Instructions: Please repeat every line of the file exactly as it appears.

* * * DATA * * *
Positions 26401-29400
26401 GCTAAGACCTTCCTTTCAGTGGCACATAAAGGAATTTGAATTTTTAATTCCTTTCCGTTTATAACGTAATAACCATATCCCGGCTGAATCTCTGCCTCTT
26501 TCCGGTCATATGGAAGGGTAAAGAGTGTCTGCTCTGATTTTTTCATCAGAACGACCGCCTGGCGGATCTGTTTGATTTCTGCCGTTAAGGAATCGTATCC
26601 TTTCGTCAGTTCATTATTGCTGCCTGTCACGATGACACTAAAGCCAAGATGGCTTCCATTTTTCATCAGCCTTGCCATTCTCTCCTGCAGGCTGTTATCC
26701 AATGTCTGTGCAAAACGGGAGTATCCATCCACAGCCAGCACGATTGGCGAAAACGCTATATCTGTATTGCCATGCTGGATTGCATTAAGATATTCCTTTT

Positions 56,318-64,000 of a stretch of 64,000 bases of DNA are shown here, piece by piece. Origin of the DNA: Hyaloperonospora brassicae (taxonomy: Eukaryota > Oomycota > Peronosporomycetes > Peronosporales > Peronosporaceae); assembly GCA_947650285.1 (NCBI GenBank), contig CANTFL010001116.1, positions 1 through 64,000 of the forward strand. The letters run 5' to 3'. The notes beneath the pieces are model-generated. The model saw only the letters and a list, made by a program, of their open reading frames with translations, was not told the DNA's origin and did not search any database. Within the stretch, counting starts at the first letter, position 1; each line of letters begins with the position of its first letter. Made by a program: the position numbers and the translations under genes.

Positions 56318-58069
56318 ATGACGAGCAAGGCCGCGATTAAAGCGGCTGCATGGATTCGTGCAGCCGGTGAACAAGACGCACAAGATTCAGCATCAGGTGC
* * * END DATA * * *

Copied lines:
Positions 26401-29400
26401 GCTAAGACCTTCCTTTCAGTGGCACATAAAGGAATTTGAATTTTTAATTCCTTTCCGTTTATAACGTAATAACCATATCCCGGCTGAATCTCTGCCTCTT
26501 TCCGGTCATATGGAAGGGTAAAGAGTGTCTGCTCTGATTTTTTCATCAGAACGACCGCCTGGCGGATCTGTTTGATTTCTGCCGTTAAGGAATCGTATCC
26601 TTTCGTCAGTTCATTATTGCTGCCTGTCACGATGACACTAAAGCCAAGATGGCTTCCATTTTTCATCAGCCTTGCCATTCTCTCCTGCAGGCTGTTATCC
26701 AATGTCTGTGCAAAACGGGAGTATCCATCCACAGCCAGCACGATTGGCGAAAACGCTATATCTGTATTGCCATGCTGGATTGCATTAAGATATTCCTTTT

Positions 56,318-64,000 of a stretch of 64,000 bases of DNA are shown here, piece by piece. Origin of the DNA: Hyaloperonospora brassicae (taxonomy: Eukaryota > Oomycota > Peronosporomycetes > Peronosporales > Peronosporaceae); assembly GCA_947650285.1 (NCBI GenBank), contig CANTFL010001116.1, positions 1 through 64,000 of the forward strand. The letters run 5' to 3'. The notes beneath the pieces are model-generated. The model saw only the letters and a list, made by a program, of their open reading frames with translations, was not told the DNA's origin and did not search any database. Within the stretch, counting starts at the first letter, position 1; each line of letters begins with the position of its first letter. Made by a program: the position numbers and the translations under genes.

Positions 56318-58069
56318 ATGACGAGCAAGGCCGCGATTAAAGCGGCTGCATGGATTCGTGCAGCCGGTGAACAAGACGCACAAGATTCAGCATCAGGTGC